2. The fleet services credit card is assigned specifically to each vehicle and should be used only for the vehicle identified on the card.

  3. For answers to questions regarding fuel, maintenance and repair of the GSA vehicle refer to the copy of the Guide to your GSA Fleet Vehicle that was provided with the vehicle at the time it was assigned to the employee. The guide contains answers to questions about the dollar limits and procedures for obtaining goods and services. The guide may also be found under, Important Fleet Publications at the GSA website address, http://www.gsa.gov/portal/content/104230.

  4. When purchasing fuel at the pump, the employee will be prompted to input the current odometer reading along with the Personal Identification Number (PIN). For billing and maintenance purposes, it is important an accurate odometer reading is entered.


    If the fuel receipt does not identify the location of fuel purchase, employee should notate the address on the fuel receipt.

  5. For additional guidance on reporting vehicle mileage refer to the, Guide to Your GSA Fleet Vehicle.

Vehicle Maintenance and Repairs
  1. Employees should refer to the, Guide to Your GSA Fleet Vehicle for information pertaining to vehicle maintenance and repairs, prior to taking the assigned government truck in for routine service or repairs. The link to the GSA guide can be found in IRM (3).

  2. If the vehicle is still within the manufacturer’s warranty period, it should be taken to the nearest authorized dealer for the make of vehicle for repair at no cost to the federal government.

  3. Since warranty repairs are made at no cost to the government for parts and labor, expenditures for repairs during the warranty period must be approved by the group manager.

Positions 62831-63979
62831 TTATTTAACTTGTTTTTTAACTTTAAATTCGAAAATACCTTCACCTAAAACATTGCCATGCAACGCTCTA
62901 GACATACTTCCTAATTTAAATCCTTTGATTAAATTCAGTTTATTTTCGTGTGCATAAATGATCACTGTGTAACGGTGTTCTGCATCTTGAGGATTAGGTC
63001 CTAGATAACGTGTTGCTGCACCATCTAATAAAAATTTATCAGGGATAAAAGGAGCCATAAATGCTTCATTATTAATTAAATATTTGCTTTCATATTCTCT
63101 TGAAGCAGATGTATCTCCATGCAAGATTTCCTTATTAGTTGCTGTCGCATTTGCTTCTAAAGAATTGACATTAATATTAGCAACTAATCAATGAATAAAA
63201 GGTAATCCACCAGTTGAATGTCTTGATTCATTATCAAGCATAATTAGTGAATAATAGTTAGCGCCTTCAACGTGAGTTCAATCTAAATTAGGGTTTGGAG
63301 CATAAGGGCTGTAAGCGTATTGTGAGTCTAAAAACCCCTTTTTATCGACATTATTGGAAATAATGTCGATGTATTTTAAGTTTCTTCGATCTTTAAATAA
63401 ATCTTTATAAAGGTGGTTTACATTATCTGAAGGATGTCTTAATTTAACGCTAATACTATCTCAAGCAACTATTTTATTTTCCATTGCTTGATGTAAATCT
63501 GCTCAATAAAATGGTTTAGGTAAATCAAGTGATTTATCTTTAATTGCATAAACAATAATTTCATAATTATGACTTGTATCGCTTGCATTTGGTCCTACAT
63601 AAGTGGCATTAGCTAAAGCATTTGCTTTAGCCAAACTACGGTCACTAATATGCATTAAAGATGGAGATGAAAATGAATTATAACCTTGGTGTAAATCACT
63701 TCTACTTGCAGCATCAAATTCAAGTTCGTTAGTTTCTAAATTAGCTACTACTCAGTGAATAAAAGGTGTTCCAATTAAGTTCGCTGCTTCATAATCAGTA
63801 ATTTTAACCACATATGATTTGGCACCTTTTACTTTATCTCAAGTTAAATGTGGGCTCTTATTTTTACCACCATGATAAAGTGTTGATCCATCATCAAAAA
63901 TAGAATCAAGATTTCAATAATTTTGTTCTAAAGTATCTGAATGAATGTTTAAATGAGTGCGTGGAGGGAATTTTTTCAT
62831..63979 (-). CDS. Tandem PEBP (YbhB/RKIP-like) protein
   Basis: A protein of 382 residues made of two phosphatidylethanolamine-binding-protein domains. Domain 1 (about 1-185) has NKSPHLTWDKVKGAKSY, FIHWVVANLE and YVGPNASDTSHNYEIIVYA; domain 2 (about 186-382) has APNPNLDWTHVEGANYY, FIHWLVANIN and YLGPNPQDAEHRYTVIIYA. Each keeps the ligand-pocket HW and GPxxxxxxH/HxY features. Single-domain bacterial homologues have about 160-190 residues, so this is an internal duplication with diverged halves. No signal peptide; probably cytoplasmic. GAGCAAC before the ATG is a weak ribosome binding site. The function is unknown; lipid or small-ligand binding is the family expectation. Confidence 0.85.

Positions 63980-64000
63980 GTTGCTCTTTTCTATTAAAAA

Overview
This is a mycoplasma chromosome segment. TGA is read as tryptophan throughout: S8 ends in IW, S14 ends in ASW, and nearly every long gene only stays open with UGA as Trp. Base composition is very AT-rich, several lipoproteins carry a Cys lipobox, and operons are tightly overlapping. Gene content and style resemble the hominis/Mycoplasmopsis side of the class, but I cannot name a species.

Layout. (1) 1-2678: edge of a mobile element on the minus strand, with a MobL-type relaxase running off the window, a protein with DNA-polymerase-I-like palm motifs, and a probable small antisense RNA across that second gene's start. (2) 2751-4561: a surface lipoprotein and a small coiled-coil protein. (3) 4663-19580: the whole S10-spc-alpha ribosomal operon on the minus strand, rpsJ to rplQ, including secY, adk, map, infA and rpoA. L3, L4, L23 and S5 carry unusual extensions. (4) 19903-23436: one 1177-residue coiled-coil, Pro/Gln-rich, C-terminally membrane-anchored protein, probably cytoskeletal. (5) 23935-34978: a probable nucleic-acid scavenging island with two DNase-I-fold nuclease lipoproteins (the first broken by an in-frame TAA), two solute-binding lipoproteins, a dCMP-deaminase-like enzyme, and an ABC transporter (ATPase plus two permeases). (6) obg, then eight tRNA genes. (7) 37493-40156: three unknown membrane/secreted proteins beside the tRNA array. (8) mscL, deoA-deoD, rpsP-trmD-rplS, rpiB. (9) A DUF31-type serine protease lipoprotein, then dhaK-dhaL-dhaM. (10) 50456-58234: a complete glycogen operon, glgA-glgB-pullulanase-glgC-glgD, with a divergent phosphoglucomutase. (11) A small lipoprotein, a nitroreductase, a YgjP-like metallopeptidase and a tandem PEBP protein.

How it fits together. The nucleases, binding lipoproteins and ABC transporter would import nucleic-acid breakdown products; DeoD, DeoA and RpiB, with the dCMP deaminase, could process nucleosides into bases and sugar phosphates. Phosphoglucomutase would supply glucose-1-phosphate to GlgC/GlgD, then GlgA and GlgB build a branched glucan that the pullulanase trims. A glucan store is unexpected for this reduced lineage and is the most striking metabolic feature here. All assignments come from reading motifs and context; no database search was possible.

4. The items and services that may be purchased and how much may be spent is determined by GSA. Questions about the limits and procedures for obtaining goods and services should be directed to the group manager. The group manager may inquire of the fleet manager, as needed.

  5. When there is a significant change in miles per gallon of fuel used by a vehicle, the vehicle should be evaluated to determine the cause.

Use of E85 Fuel for Motor Vehicle

  1. Vehicles within the fuel compliance fleet either operate on conventional gasoline or are alternative fuel vehicles and can operate on either conventional gasoline or E85. E85 is an abbreviation for an ethanol fuel blend of up to 85% denatured ethanol fuel and 15% gasoline or other hydrocarbon (HC) by volume. E85 is commonly used by flex-fuel vehicles in the US.

  2. Section 701, Energy Policy Act (EPAct) of 2005 requires that all federal fleet dual-fuel vehicles must operate on alternative fuel rather than conventional petroleum, unless: